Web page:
Realistically painting famous people and stars– not photo-realistic ways as the artist claims – has become Kent Twitchell’s trademark over the decades. His mural Seventh Street Altarpiece was destroyed over the years and then brought to the 101 freeway. There, the work fell victim to various graffiti tags. Today the tagged mural is a symbol of an idealistic fight and quarrel in the understanding of street art. The destruction of his two mural artworks led Kent Twitchell judge later, saying, “The mural capital of the world has become the graffiti capital.” (Twitchell, personal interview, 2013)


6. Going Nowhere Fast (2012) by D*Face: Comic Street Art

Going Nowhere Fast by D*Face, 2012, via D*Face’s Website


While Kent Twitchell is known for his photorealistic murals, the murals of street art artist D*Face are all about comic style and Pop Art. D*Face belongs to a new generation of muralists whose murals can be seen all over the world.  Some of them shape the cityscape of Los Angeles. The murals of D*Face in L.A. often have a cinematic, dramatic character that is fitting to Hollywood, as the mural Going Nowhere Fast (2012) shows.


Rare View by D*Face, 2014, via D*Face’s Website


Another mural entitled Rear View (2014) deals with the image of Los Angeles as a car city. Unlike his predecessors, the British artist D*Face alias Dean Stockton does not work with a fresco technique but with various materials such as spray tint or stickers. D*Face is one of the few street art artists who has had many solo exhibitions, and the artist was also the owner and curator of Outside Institute in London, the first contemporary art gallery focused on street art.


7. Angel Wings by Colette Miller: Interactive and Global

Global Angel Wings by Colette Miller for the Grammy Museum, 2018. Source: Julien’s Auctions


Global Angel Wings (2012) is a street mural movement started by the artist Colette Miller in Los Angeles. Started as a simple graffiti mural, the movement took off and others began painting murals of angel wings all over the world. This soon grew into Miller’s Global Angel Wings Projectwhich encourages the painting of angel wings to “remind humanity that We are the Angels of this Earth.” The pair of angel wings seen above were painted for the Grammy Museum in Los Angeles in 2018.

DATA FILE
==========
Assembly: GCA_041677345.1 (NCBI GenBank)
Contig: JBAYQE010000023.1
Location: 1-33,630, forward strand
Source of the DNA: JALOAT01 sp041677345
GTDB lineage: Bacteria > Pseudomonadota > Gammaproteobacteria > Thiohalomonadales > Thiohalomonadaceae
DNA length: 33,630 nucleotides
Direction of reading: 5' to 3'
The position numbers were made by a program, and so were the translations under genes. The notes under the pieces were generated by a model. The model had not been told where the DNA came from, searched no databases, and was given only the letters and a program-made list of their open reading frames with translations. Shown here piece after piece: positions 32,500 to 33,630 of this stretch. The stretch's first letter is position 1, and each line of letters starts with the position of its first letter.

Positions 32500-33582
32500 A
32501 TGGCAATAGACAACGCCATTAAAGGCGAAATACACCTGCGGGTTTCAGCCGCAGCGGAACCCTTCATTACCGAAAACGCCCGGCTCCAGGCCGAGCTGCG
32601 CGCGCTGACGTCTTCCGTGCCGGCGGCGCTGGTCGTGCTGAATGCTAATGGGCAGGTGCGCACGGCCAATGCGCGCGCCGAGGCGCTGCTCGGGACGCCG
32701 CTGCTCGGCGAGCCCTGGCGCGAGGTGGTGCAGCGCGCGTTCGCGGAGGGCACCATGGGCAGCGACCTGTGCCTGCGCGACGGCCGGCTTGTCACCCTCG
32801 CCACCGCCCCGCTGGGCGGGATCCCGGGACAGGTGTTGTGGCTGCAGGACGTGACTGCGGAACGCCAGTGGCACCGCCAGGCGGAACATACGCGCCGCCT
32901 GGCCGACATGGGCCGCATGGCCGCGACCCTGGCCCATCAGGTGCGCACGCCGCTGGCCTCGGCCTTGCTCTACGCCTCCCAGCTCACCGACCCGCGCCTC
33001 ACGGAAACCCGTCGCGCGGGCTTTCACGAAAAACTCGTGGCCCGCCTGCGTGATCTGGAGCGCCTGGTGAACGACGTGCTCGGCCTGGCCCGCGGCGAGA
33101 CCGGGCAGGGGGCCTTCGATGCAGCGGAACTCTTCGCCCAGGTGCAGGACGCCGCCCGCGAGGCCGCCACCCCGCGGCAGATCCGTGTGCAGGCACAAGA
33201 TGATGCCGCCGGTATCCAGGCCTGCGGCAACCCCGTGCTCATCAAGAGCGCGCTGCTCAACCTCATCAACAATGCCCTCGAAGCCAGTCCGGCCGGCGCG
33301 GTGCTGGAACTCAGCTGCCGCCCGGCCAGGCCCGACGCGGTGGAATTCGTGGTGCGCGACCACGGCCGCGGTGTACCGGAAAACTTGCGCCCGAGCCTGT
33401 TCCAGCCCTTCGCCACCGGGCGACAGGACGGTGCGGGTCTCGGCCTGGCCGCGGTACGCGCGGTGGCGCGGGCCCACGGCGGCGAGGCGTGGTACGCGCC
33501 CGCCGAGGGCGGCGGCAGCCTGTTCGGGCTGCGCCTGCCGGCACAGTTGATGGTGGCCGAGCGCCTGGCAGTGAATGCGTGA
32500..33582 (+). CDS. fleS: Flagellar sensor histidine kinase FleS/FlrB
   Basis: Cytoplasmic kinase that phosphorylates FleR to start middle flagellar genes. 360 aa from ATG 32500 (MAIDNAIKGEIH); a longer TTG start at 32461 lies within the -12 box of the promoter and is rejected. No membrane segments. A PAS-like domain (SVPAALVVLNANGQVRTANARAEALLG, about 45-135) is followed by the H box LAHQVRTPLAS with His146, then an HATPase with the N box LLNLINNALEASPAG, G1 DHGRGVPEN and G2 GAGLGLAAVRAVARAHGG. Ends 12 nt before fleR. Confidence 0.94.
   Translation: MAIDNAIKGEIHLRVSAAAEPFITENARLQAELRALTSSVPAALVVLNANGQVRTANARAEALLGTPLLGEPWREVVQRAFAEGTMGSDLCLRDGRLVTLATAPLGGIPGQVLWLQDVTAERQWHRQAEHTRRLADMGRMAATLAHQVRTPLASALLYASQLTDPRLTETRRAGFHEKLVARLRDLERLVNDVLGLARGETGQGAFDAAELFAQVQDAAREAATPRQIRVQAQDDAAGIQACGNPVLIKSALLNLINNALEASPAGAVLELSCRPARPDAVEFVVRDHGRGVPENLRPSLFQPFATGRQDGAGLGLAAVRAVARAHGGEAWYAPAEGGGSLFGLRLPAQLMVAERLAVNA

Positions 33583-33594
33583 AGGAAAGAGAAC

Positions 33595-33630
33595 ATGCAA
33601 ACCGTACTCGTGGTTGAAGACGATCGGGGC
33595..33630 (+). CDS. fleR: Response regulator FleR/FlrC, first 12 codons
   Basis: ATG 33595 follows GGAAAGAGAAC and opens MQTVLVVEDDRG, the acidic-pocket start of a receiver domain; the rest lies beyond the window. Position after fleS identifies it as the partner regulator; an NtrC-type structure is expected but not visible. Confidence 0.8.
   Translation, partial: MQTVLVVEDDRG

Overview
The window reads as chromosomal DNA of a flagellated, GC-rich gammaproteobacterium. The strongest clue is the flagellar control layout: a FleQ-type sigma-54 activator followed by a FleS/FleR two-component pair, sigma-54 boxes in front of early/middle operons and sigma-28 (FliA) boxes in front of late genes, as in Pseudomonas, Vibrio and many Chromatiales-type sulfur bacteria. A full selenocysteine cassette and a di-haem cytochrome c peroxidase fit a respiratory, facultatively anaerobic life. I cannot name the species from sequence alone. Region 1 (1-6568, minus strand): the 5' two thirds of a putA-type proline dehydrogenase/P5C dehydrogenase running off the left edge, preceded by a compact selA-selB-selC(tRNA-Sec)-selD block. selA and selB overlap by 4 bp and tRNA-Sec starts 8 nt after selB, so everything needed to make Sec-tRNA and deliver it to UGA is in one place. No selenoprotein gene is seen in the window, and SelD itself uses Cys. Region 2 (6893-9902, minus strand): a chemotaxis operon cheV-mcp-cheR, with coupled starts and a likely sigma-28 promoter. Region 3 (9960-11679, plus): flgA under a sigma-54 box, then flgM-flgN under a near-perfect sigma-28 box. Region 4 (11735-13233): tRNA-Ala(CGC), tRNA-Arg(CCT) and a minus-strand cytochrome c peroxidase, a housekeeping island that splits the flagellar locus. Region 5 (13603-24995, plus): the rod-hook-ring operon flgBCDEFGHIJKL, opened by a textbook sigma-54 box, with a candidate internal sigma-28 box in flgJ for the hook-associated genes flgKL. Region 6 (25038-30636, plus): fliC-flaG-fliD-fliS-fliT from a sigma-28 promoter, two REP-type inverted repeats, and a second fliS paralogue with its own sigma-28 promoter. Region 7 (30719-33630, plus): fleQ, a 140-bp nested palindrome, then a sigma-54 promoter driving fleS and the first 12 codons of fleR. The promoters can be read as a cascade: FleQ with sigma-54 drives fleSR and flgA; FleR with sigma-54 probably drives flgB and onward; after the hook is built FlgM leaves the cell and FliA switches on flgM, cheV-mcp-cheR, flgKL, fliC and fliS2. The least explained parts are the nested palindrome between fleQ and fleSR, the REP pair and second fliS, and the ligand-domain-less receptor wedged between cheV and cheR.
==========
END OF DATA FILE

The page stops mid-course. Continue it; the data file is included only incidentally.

A tourist posing with Angel Wings by Colette Miller. Source: Discover Los Angeles


Colette Miller’s Angel Wings quickly became a cultural touchstone and tourist hotspot in early-2010s Los Angeles. Visitors from all over the world posed for pictures with the Angel Wings, completing the mural by standing in the center of the wings. Miller still runs the Global Angel Wings Project today and new variations of the piece are constantly being created all over the world.


This small selection of murals and artists in Los Angeles is only a very small part of the extensive range of this form of street art. However, this small ride through the history of muralism shows that the art form has undergone development, it has changed in many ways, and it still calls back to its origins. Muralism is still a frequent form of expression for social criticism and political protest today. At the same time, muralists such as Kent Twitchell have made the murals more popular and thus changed their significance in mainstream street art. In recent years, contemporary graffiti artists have influenced the reception and visibility of the murals.


Originally published: September 11, 2020. Last update: July 19, 2024 by Elizabeth Berry

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By Alexandra KargBA Art History & LiteratureHey! I am Alexandra Karg. I am researching, writing and lecturing on topics in the field of art and culture. In my hometown of Berlin I completed my studies in literature and art history. Since then I have been working as a journalist and writer. Besides writing, it is my passion to read, travel and visit museums and galleries. On you will find articles by me about art and culture, especially about topics referring to the 20th century and the present.